If something needs to be said, say it. A common mistake is to reserve feedback for the annual appraisal meeting. Make time to give immediate feedback, so employees know right away what they did right or wrong, and where they stand.
2. Do it often
Positive feedback is a strong tool for promoting employee engagement and an essential part of performance management. Negative feedback—carefully expressed and backed by coaching and training, if needed—helps your employees improve and ultimately contributes to creating a positive work atmosphere.
3. Be specific
Focus your feedback on specific employee actions rather than vague generalities. Accompany comments such as "good job" with a clear description of the actions you're happy with and wish to see repeated. When giving negative feedback, it's even more important to be specific. Keep in mind the purpose is to improve the performance of your employees, not discourage them.
4. Be fair and don't go overboard
Strive to be objective and avoid micro-managing. Don't get hung up on seeing staff adopt your personal working style and avoid criticizing small errors.
5. Chill out
If something has triggered a strong emotional reaction in you, take time to calm down and regain your cool before engaging in a conversation.
6. Focus on the positive
According to research, employees react up to six times more strongly to negative comments than to positive ones. The study, quoted in the Harvard Business Review article "The delicate art of giving feedback", also suggests that repetitive negative feedback has a destructive impact on employee engagement. A simple strategy is to start a feedback discussion by outlining some of the employee's accomplishments and show sincere appreciation for their efforts before pointing to areas that need improvement. Nevertheless, don't let positive comments bury the purpose of the conversation and avoid sending mixed messages.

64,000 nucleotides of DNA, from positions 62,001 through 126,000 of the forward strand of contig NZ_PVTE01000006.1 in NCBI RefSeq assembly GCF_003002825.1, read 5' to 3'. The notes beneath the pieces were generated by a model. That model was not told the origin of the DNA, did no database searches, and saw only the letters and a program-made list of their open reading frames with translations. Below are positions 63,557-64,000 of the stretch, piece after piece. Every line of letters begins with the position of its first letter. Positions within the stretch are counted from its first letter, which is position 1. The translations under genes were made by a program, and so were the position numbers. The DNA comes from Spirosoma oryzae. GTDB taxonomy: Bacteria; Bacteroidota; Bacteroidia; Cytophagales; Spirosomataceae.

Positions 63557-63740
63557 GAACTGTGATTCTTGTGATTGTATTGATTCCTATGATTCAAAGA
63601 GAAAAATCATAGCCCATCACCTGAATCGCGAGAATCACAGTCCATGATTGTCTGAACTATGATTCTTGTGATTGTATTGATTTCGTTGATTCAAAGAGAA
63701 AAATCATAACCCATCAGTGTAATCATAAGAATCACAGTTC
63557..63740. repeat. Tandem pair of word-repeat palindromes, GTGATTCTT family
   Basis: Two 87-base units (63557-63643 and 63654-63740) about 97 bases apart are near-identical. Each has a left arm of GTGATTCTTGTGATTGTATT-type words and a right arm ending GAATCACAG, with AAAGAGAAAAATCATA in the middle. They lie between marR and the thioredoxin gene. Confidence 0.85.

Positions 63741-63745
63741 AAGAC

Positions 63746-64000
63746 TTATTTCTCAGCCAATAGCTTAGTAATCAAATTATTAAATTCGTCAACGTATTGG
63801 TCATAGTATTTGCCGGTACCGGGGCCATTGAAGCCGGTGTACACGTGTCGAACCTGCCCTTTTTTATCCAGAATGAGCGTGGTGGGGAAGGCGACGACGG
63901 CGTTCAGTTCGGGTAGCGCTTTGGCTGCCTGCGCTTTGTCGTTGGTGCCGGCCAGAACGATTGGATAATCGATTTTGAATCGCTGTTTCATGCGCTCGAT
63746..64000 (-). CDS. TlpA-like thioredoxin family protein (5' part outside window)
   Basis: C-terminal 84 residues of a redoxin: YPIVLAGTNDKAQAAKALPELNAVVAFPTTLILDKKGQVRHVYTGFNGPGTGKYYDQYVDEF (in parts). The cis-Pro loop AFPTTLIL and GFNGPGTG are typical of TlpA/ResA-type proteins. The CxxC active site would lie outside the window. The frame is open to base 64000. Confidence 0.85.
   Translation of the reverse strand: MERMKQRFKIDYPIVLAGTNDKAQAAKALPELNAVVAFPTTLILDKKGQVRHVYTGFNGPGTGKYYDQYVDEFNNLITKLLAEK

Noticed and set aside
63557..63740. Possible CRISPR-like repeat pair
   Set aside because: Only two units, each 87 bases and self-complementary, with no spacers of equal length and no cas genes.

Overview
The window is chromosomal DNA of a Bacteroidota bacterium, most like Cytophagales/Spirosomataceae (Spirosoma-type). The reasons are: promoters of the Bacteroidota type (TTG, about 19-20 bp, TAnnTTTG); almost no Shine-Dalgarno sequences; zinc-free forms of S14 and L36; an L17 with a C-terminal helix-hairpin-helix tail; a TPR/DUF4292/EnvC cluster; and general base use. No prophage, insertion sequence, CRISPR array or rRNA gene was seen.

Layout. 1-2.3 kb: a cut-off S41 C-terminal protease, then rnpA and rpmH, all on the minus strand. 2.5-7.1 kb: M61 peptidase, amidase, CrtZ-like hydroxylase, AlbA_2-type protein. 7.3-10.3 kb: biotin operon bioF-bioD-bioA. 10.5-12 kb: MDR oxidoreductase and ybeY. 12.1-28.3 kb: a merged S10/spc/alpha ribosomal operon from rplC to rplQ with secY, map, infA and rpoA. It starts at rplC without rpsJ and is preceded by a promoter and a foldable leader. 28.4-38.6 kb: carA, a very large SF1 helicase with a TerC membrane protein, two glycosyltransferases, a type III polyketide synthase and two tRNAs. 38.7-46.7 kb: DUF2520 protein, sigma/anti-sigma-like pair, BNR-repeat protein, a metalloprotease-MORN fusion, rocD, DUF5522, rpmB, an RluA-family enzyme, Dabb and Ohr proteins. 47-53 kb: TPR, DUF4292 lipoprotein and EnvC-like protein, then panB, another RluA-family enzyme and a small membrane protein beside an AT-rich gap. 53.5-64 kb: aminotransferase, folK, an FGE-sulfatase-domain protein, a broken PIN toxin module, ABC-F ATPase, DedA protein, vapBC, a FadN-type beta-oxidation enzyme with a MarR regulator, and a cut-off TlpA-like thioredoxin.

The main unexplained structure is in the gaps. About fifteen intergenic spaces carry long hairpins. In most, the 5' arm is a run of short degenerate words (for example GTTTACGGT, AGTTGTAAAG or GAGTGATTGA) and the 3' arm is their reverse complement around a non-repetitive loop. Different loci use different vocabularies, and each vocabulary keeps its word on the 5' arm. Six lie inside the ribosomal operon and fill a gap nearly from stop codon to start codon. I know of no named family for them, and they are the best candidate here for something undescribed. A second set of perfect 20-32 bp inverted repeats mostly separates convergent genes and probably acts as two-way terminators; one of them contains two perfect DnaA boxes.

7. Dig deeper
Start a feedback discussion by asking questions to make sure you understand what triggered a certain action or behaviour. When you believe your employee has done something wrong, make sure you listen to their version of the story.
8. The medium is the message
Recognizing the contribution and efforts of employees—especially publicly—helps to keep them motivated. Negative feedback, on the other hand, is best given behind closed doors. No one wants to be criticized in front of peers, or worse, in front of subordinates. Ideally, you should give feedback—especially negative comments—in person rather than by email or through a subordinate.
9. Follow up
End the conversation by planning a next step and a future discussion. Follow up and provide support to help the employee meet the goals you've set together. Keep a record of these discussions and consider including them in the employee's annual performance evaluation. This helps you monitor progress.
10. Accept feedback
Encourage employees to give you feedback. Then, make sure you take action on it, if warranted. This contributes to a healthy and open workplace and will make you a better leader.